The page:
from many cracks in recent lavas near the new hornitos. Two vigorous
lava rivers flowed downslope, one along the northern margin of the lava
field formed since 4 February, the other in its central portion; both
extended a few hundred meters in the direction of the Valle del Bove
but had not yet arrived at its rim (about 500 m southeast of the hornitos).
The central lava flow had developed a channel 3-4 m wide and roofed
over in one or more places, forming spectacular tubes with skylights.
The smaller flows slowly advanced over previous lavas for a few tens
The overall impression was that the activity had increased
significantly since Behncke's previous visit on 10 June (see
the 11 June update), and it resembles mucht the early stages of
the current episode of effusive activity initiated on 4 February. At
no moment since late March has the activity been as spectacular as it
is now. This revival of the eruption which since mid-April had shown
a gradual decline probably marks the arrival of a small batch of fresh,
gas-rich magma at the surface. Since late May there had been signs of
increased activity at the summit craters (Bocca Nuova, Voragine, NE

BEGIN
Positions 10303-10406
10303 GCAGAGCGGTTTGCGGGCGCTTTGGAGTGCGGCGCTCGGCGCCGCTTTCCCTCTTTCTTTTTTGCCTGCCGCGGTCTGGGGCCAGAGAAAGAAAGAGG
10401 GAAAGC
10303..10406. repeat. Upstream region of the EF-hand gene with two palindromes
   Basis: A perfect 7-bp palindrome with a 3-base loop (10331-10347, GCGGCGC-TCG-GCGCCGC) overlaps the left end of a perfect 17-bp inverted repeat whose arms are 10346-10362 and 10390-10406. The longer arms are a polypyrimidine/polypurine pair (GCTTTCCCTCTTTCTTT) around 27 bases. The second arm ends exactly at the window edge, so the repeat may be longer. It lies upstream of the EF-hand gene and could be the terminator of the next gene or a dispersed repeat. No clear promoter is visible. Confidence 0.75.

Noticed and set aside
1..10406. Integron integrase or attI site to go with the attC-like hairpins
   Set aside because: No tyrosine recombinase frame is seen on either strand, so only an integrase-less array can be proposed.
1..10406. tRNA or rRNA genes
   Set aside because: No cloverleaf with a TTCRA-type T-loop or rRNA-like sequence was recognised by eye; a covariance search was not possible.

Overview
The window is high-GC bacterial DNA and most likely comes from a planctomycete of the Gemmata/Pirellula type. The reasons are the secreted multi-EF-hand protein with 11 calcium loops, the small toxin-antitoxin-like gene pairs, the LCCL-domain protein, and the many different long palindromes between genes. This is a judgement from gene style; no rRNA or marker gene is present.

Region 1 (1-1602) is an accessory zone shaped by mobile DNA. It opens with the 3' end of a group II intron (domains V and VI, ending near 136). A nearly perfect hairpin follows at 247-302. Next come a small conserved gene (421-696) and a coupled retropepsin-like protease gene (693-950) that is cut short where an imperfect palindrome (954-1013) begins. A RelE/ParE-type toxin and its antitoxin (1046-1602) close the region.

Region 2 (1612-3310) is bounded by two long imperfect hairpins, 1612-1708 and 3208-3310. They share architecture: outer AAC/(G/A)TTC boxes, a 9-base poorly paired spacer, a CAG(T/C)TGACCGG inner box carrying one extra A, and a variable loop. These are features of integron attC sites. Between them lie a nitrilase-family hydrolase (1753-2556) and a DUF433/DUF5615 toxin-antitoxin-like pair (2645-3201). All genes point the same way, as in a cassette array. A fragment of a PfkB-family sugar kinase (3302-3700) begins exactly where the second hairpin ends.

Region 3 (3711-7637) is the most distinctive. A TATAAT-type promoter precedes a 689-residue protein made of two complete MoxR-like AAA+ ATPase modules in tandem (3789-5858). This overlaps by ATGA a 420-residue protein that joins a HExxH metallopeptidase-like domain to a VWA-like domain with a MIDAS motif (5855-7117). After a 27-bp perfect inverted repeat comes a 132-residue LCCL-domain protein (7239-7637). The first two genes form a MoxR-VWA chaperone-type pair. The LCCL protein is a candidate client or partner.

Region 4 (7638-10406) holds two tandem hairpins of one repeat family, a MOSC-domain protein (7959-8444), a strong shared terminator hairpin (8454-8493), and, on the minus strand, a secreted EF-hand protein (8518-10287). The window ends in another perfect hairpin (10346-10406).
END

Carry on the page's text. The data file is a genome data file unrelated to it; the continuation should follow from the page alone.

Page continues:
Crater), and apparently this magma has now found its way to the 4 February
fissure. Among the signs of increasing activity had been deep explosions
in the Voragine after 10 June (as reported by the local mountain guides)
and high-pressure gas emission from the active effusive vents where
now the new hornitos have formed, as observed by Giuseppe Scarpinati
on 12 June.
The effusion rate has increased to 2-3 cubic meters per second (it had
been less than or equal to 1 cubic meter per second during the past
month), and the volume of lava emitted since 4 February is exceeding
30 million cubic meters. The latest developments show that although
magma is rising continuously in the central conduit system, this process
is not regular, and consists of batches of magma rising to the surface.
The magma then remains in the central craters where it is degassing,
or drains through fissures like the one in activity since 4 February.
This activity may well continue for weeks or months to come.
visitors counted since 12 February 1999
(more than 10,000 during the first 3 weeks!)
Page set up on 27 May 1997, last modified
on 28 June 1999